We will talk about few commands which we are going to use in PYHTON program,

We are going to import GPIO file from library, below function enables us to program GPIO pins of PI. We are also renaming “GPIO” to “IO”, so in the program whenever we want to refer to GPIO pins we will use the word ‘IO’.

import RPi.GPIO as IO

 

Sometimes, when the GPIO pins, which we are trying to use, might be doing some other functions. In that case, we will receive warnings while executing the program. Below command tells the PI to ignore the warnings and proceed with the program.

IO.setwarnings(False)

 

We can refer the GPIO pins of PI, either by pin number on board or by their function number. Like ‘PIN 29’ on the board is ‘GPIO5’. So we tell here either we are going to represent the pin here by ‘29’ or ‘5’.

IO.setmode (IO.BCM)

 

We are setting 10 GPIO pins as output pins, for Data and Control pins of LCD.

IO.setup(6,IO.OUT)
IO.setup(22,IO.OUT)
IO.setup(21,IO.OUT)
IO.setup(20,IO.OUT)
IO.setup(16,IO.OUT)
IO.setup(12,IO.OUT)
IO.setup(25,IO.OUT)
IO.setup(24,IO.OUT)
IO.setup(23,IO.OUT)
IO.setup(18,IO.OUT)

 

while 1: command is used as forever loop, with this command the statements inside this loop will be executed continuously.

 

All the other functions and commands have been explained in below ‘Code’ section with the help of ‘Comments’.

After writing the program and executing it, the Raspberry Pi sends characters to LCD one by one and the LCD displays the characters on the screen. 

Code: 

import RPi.GPIO as IO            # calling for header file which helps us use GPIO’s of PI
import time                              # calling for time to provide delays in program
import sys
IO.setwarnings(False)             # do not show any warnings
IO.setmode (IO.BCM)             # programming the GPIO by BCM pin numbers. (like PIN29 as‘GPIO5’)

IO.setup(6,IO.OUT)                # initialize GPIO Pins as outputs
IO.setup(22,IO.OUT)
IO.setup(21,IO.OUT)
IO.setup(20,IO.OUT)
IO.setup(16,IO.OUT)
IO.setup(12,IO.OUT)
IO.setup(25,IO.OUT)
IO.setup(24,IO.OUT)
IO.setup(23,IO.OUT)
IO.setup(18,IO.OUT)

def send_a_command (command):                # execute the loop when “sead_a_command” is called
    pin=command
    PORT(pin);                                                # calling 'PORT' to assign value to data port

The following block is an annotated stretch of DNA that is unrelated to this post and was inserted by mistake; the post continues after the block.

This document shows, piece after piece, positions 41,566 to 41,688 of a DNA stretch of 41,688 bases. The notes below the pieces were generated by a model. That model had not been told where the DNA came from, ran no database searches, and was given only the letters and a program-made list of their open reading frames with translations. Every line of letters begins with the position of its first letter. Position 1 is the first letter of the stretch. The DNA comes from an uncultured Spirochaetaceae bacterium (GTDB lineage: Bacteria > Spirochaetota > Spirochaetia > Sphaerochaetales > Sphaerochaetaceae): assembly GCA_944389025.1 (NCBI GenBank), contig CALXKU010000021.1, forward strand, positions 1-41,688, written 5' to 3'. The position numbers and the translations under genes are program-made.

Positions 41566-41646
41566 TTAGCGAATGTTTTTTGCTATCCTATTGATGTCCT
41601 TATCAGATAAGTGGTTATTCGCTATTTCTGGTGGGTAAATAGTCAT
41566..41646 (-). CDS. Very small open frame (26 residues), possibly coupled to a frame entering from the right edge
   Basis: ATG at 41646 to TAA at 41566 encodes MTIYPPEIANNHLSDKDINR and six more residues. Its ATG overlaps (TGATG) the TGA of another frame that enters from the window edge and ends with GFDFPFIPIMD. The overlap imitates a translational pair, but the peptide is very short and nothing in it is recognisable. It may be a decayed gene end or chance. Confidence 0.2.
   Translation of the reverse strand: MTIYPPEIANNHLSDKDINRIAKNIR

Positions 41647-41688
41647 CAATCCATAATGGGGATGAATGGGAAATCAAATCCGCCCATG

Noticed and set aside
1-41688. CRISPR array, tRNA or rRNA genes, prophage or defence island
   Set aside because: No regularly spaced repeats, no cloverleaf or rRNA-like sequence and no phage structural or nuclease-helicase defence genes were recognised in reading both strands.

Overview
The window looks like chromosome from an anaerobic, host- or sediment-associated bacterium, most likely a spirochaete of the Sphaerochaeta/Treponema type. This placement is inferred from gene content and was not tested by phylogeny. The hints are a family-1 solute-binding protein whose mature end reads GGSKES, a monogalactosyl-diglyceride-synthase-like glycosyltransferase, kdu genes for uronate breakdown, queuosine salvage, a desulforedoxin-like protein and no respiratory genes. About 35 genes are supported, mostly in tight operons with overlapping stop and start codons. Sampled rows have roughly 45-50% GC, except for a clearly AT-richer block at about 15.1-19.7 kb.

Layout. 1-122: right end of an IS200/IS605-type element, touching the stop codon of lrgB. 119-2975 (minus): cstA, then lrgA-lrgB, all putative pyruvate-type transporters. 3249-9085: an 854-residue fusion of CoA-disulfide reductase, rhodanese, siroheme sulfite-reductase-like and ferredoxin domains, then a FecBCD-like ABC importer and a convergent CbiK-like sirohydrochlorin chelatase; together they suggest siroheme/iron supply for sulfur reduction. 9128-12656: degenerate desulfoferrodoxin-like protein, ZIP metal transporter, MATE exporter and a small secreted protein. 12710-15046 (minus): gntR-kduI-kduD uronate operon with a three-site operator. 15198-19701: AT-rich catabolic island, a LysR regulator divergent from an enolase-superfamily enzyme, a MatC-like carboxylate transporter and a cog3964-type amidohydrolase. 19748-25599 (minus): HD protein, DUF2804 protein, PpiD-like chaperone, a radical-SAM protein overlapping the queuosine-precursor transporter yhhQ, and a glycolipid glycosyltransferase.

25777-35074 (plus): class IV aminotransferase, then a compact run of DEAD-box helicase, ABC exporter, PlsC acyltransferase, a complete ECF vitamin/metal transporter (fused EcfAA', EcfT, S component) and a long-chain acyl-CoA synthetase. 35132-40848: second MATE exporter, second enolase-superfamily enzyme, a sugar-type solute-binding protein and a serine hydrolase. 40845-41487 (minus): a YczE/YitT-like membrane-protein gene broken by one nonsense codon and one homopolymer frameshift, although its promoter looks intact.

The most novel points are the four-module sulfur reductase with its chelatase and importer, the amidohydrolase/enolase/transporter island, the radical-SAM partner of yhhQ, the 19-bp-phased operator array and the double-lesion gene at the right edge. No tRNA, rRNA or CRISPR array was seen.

IO.output(6,0)                                           # putting 0 in RS to tell LCD we are sending command
    IO.output(22,1)                                         # telling LCD to receive command/data at the port by pulling EN pin high
    time.sleep(0.05)
    IO.output(22,0)                                         # pulling down EN pin to tell LCD we have sent the data.
    pin=0
    PORT(pin);                                                # pulling down the port to stop transmitting

def send_a_character (character):                # execute the loop when “send_a_character” is called
    pin=character
    PORT(pin);
    IO.output(6,1)
    IO.output(22,1)
    time.sleep(0.05)
    IO.output(22,0)
    pin=0
    PORT(pin);

def PORT(pin):                                # assigning PIN by taking PORT value
    if(pin&0x01 == 0x01):
        IO.output(21,1)                        # if  bit0 of 8bit 'pin' is true, pull PIN21 high
    else:
        IO.output(21,0)                        # if  bit0 of 8bit 'pin' is false, pull PIN21 low
    if(pin&0x02 == 0x02):
        IO.output(20,1)                        # if  bit1 of 8bit 'pin' is true, pull PIN20 high
    else:
        IO.output(20,0)                        # if  bit1 of 8bit 'pin' is true, pull PIN20 low
    if(pin&0x04 == 0x04):
        IO.output(16,1)
    else:
        IO.output(16,0)
    if(pin&0x08 == 0x08):
        IO.output(12,1)
    else:
        IO.output(12,0)   
if(pin&0x10 == 0x10):
        IO.output(25,1)
    else:
        IO.output(25,0)
    if(pin&0x20 == 0x20):
        IO.output(24,1)
    else:
        IO.output(24,0)
    if(pin&0x40 == 0x40):
        IO.output(23,1)
    else:
        IO.output(23,0)
    if(pin&0x80 == 0x80):
        IO.output(18,1)                        # if  bit7 of 8bit 'pin' is true pull PIN18 high
    else:
        IO.output(18,0)                       #if  bit7 of 8bit 'pin' is false pull PIN18 low
        
while 1:   
    send_a_command(0x01);                    # sending 'all clear' command
    send_a_command(0x38);                    # 16*2 line LCD
    send_a_command(0x0E);                    # screen and cursor ON
    send_a_character(0x43);                    # ASCII code for 'C'
    send_a_character(0x49);                    # ASCII code for 'I' 
    send_a_character(0x52);                    # ASCII code for 'R'
    send_a_character(0x43);                    # ASCII code for 'C'
    send_a_character(0x55);                    # ASCII code for 'U' 
    send_a_character(0x49);                    # ASCII code for 'I' 
    send_a_character(0x54);                    # ASCII code for 'T'
    
    # ASCII codes for 'DIGEST'
    send_a_character(0x44);                    
    send_a_character(0x49);
    send_a_character(0x47);
    send_a_character(0x45);
    send_a_character(0x53);
    send_a_character(0x54);
    
    time.sleep(1)

Video: